Jason, those are fantastic test ideas; thank you very much!
Here's the test from patent 2,014,547:
The stripping test usually comprises two parts, namely, dry stripping and wet stripping. The wet stripping test is carried out as follows: A strip of the emulsion coated film of convenient size, say 6 to 40 inches, is soaked in water at 70°F for ten minutes. It is then removed from the water and fixed on a flat surface with the emulsion side up. The emulsion is then gouged or creased with the finger nails at points near the middle and end of the strip. Each nail scratch tears the emulsion away from the support to a certain extent. The scratched places are then rubbed with considerable force with the balls of the finger tips for several seconds. A film is said to have satisfactory wet stripping (emulsion adherence) properties when no peeling, or substantially no peeling, of the emulsion occurs as a result of this rubbing action. Wet stripping is said to be unsatisfactory when an appreciable or large amount of the emulsion comes off. For most types of film it should not be possible thus to remove pieces wider than 1/4 inch by this test.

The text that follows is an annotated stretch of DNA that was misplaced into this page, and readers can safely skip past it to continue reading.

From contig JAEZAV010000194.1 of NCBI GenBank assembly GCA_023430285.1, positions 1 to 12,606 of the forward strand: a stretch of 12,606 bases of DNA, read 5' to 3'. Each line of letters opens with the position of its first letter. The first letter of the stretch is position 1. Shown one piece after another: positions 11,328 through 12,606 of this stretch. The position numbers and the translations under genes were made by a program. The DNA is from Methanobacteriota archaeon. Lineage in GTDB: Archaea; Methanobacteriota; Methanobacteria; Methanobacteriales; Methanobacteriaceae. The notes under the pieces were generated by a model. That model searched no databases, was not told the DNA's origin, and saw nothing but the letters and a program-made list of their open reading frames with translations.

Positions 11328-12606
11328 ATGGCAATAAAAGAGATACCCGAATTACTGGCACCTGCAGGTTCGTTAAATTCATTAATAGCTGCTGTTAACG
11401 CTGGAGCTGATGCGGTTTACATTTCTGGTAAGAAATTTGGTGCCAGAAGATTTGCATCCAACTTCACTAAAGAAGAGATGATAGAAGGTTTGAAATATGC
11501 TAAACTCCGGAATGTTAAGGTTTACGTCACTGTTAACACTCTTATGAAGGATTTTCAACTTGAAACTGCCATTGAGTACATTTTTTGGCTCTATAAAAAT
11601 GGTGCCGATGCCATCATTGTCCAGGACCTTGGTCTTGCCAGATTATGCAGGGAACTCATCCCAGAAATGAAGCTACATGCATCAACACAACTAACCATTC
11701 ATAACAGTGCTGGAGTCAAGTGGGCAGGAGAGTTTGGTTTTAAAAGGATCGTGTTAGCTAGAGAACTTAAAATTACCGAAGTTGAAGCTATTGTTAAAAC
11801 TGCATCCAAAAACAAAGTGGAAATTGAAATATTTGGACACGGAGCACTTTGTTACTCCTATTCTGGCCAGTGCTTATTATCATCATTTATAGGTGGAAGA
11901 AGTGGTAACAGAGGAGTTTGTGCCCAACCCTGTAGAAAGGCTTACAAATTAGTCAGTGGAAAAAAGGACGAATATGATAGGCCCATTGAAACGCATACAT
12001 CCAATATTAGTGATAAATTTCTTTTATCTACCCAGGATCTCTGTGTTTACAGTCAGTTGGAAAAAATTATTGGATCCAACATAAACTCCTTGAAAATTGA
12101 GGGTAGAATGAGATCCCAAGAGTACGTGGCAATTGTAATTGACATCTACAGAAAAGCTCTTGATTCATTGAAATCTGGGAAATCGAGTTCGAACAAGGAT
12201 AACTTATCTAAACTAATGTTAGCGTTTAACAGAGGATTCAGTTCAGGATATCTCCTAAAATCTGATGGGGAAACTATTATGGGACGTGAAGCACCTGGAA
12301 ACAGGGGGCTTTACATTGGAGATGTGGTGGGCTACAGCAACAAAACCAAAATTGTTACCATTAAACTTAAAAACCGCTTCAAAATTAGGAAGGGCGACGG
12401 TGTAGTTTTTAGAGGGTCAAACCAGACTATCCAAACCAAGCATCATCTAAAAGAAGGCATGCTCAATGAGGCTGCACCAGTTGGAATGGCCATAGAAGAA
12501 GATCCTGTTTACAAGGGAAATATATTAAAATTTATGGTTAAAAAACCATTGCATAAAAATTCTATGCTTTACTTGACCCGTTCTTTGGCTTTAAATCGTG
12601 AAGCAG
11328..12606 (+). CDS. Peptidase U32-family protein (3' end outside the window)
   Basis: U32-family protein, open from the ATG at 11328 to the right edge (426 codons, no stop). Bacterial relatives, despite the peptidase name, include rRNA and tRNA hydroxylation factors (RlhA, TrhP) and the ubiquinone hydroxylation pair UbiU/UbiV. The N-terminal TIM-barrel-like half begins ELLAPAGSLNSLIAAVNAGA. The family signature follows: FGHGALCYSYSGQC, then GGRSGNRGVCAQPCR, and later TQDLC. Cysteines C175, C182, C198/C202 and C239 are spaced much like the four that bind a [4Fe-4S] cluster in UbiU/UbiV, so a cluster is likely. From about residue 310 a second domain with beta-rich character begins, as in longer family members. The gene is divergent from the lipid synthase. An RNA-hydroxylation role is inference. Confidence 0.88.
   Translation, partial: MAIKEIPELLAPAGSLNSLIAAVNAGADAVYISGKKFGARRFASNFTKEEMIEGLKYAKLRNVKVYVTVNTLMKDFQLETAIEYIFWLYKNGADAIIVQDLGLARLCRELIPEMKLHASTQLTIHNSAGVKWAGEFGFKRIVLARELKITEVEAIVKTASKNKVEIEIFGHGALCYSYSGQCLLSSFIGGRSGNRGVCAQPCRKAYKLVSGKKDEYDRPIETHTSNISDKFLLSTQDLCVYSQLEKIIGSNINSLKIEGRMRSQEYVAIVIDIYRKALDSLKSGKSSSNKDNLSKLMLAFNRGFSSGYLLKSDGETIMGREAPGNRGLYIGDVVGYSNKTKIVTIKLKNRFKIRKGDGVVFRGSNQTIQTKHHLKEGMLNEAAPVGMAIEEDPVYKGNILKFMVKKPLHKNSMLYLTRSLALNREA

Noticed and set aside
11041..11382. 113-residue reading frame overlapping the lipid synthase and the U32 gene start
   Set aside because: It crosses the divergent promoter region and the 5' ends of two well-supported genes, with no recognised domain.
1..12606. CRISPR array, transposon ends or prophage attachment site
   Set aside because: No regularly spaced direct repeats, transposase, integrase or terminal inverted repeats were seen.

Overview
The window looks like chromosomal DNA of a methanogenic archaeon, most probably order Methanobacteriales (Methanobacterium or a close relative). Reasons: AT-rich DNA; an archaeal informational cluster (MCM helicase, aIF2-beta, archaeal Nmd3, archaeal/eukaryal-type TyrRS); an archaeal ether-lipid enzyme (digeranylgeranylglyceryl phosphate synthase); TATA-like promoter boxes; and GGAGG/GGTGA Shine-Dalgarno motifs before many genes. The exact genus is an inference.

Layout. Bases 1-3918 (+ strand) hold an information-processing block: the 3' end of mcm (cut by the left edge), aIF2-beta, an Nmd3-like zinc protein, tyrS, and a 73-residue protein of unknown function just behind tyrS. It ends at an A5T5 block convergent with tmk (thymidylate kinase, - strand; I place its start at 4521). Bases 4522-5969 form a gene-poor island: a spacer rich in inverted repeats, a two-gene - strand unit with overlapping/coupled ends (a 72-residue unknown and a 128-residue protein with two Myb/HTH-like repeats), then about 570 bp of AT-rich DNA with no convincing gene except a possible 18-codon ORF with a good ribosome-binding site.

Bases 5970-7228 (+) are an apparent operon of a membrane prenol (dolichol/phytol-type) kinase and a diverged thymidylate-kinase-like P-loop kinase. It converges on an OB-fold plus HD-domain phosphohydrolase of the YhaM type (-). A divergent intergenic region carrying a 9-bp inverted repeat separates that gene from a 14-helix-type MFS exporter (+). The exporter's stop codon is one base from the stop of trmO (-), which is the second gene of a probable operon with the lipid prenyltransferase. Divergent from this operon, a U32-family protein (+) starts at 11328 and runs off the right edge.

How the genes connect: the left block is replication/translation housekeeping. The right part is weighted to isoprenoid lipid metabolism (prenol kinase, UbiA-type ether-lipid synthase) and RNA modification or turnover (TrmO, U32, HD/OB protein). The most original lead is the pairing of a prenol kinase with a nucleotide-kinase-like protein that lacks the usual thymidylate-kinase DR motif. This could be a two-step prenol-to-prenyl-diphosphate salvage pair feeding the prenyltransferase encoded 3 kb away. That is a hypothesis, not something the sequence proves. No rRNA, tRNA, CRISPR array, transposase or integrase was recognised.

Is the terphthalic acid coming from the PET and "poisoning" your NaOH subbing bath? What about the ethylene glycol, where does that come from? It's a very clever theory, and seems like a good explanation if you're discovering that the peeling sheets are those which were treated in this potentially compromised bath.
Unfortunately my coatings have no hardener in them, so I might have to harden them or lower the temp° of any wet tests.